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Tuesday, September 2, 2014

Echo Park filmmaker tells the story of a tumbleweed that won’t tumble

Tumbleweed! (Short Film) from An Illusion of Movement on Vimeo.

After three years of work, Jared Varava of Echo Park and his brother, Justin, recently completed a short film titled “Tumbleweed!” The seven-minute production (shorter is better when a tumbleweed is the star of your film) focuses on a tumbleweed that is reluctant to move on as is the custom of tumbleweeds, which view the stationary plant with disdain. Why a film about tumbleweeds? Varava tries to explain:

Tumbleweeds are inherently funny to me. They have this ingrained adorable quality that doesn’t make any sense, especially if you’ve ever tried to pick one up. They are actually horribly prickly. And dirty. Actually now that the film is done, I sort of hate them.

Varava spent $100 on tumbleweeds at a North Hollywood firm that supplies greenery for films before he headed out to the desert to shoot the film. That’s when the 31-year-old Chicago native realized he could have saved that $100. “One of the dumbest things I’ve ever done, considering we were shooting in the DESERT.”

Click on the link for a Q&A with Varava

Q: Who came up with this idea? You or your brother?
Justin (brother) wrote it, that much is certain, and should be credited for laying the bones of the thing. Though, he’s told me on occasion that the initial idea came one night when he found himself in the unfortunate position of scripting a short for some graduating film student acquaintance. We were living together at the time and I was in the process of animating a stop motion music video — nights and weekends kind of thing — that ultimately took a year and two months to make. Apparently — and I can’t say I remember this actually happening since I was definitely sleep deprived and probably fending off boredom of the animation process with scotch — he came in, asked what the script should be about, and I muttered something about a tumbleweed that doesn’t tumble. He ended up writing the script for that film student, who ultimately didn’t like it, so years later after we made 2 more movies, we finally revisited the idea and figured we could pull it off.

Q: Who came up with this idea? You or your brother?
Justin (brother) wrote it, that much is certain, and should be credited for laying the bones of the thing. We were living together at the time and I was in the process of animating a stop motion music video — nights and weekends kind of thing — that ultimately took a year and two months to make. Apparently — and I can’t say I remember this actually happening since I was definitely sleep deprived and probably fending off boredom of the animation process with scotch — he came in, asked what the script should be about, and I muttered something about a tumbleweed that doesn’t tumble. He ended up writing the script for [a] film student, who ultimately didn’t like it, so years later after we made 2 more movies, we finally revisited the idea and figured we could pull it off.

Q: What inspired you to make a film about tumbleweeds?
Tumbleweeds are inherently funny to me. They have this ingrained adorable quality that doesn’t make any sense, especially if you’ve ever tried to pick one up. They are actually horribly prickly. And dirty. Actually now that the film is done, I sort of hate them.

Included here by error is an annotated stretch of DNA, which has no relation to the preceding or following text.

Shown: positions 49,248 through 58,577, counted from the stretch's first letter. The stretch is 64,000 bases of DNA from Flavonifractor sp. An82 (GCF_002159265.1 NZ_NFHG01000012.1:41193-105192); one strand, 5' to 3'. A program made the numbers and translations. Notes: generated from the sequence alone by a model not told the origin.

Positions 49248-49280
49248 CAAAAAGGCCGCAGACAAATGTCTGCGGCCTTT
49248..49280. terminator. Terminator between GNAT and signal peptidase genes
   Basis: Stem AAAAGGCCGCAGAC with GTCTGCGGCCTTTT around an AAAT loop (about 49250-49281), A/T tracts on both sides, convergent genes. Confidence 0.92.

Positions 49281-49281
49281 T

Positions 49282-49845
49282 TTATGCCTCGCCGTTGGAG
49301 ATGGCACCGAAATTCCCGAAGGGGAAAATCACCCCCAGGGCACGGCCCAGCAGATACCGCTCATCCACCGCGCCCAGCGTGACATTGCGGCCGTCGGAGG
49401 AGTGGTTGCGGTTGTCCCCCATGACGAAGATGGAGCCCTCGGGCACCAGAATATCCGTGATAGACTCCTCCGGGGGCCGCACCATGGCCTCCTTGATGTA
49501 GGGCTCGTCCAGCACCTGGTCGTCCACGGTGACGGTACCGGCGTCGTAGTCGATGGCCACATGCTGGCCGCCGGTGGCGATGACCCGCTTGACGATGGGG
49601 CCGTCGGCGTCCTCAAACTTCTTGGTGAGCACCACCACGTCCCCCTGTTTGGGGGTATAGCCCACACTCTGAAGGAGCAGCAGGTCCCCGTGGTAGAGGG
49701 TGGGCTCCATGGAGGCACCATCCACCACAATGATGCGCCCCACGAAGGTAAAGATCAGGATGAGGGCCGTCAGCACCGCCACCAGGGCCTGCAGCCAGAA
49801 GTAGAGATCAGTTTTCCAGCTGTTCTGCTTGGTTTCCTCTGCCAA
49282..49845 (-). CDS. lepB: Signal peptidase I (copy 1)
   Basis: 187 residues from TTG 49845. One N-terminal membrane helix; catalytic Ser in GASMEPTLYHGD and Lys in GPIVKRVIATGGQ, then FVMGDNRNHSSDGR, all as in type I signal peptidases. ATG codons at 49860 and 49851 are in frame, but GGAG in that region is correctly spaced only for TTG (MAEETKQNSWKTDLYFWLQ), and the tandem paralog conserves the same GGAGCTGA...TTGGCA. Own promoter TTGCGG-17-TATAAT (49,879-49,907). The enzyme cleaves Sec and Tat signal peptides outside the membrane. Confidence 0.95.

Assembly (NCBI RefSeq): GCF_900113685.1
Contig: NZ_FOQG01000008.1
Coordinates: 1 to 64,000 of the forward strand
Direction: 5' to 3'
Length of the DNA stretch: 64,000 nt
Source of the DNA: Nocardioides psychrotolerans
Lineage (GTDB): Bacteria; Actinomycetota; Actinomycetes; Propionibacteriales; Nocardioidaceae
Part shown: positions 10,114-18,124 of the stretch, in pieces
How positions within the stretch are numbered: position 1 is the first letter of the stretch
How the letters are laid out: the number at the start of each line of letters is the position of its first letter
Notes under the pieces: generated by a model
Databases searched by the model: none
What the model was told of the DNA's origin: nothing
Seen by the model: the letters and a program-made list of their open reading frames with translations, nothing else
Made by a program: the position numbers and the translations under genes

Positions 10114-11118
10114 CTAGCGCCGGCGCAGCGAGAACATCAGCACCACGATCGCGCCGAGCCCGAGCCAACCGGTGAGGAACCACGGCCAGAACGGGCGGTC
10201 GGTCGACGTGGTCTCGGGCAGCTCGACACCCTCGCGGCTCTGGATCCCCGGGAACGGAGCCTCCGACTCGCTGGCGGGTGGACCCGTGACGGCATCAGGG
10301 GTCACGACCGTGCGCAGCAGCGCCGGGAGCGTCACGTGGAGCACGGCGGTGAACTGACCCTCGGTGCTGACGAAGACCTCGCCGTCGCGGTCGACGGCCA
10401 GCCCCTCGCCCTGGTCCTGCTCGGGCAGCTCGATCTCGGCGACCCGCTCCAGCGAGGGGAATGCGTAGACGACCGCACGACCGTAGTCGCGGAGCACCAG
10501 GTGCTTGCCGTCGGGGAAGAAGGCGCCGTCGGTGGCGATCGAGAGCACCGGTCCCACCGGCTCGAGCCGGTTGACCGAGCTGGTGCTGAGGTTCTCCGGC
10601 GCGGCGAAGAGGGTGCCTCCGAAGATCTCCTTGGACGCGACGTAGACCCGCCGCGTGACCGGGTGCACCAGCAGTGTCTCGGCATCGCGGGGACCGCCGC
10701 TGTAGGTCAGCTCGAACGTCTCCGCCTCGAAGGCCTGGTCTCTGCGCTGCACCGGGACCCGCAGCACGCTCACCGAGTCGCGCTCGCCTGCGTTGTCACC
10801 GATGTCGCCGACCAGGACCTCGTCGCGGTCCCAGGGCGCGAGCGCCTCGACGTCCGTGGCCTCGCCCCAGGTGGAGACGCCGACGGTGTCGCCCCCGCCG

Q: Do people think you are crazy for doing this? What kind of reaction did you get when you told people you were making this?
I think they were excited at first. It had been a couple years since our last film and the script for this one seemed to have a good response. We had this grand road trip to the desert planned out and everything, and then the film (7 minutes long) proceeded to take 3 years to finish. At that point I’m sure they all just lost interest. Now, they probably think we’re crazy that we are still talking about it after all this time.

Q: How many tumbleweeds were used in the film (Were any harmed during production?)
I had bought 10 tumbleweeds for $10 bucks a pop from a place in North Hollywood that sells “greenery” to film productions. Which in hindsight is potentially — literally — one of the dumbest things I’ve ever done, considering we were shooting in the DESERT. All the tumbleweeds, including those we got in kind via Mother Nature out there, were set free at the end of filming.

Q: How much did this cost?
With festivals and whatnot the number is still rising, but somewhere in the ballpark of 5-8 g’s.

Q: What other films have you worked on with or without your brother?
Justin and I have done four short films including “Tumbleweed!,” all of which can be seen for free at our website (www.anillusionofmovement.com). The other three are a tad longer but hopefully equally cinematic and emotionally resonate — if you’re into that kinda thing. On my own, I’ve directed a handful of music videos and I’ve DP’ed and edited a couple features that my friend Brian McGuire directed called “On Holiday” and “The Black Belle.

 Q: What’s next or what are you working on now? What do you hope to get out of having made this film?
Hoping people like it and feel some kind of emotional connection to it, for sure. If folks with dough feel emotionally connected and want to finance a feature film, we’re currently in the process of trying to realize full-length adaptation of an earlier short called “The Fourth.” That would be nice. But any emotional connection at all is pretty spectacular, really. Thanks!

One comment

  1. Cute. That took 3 years?

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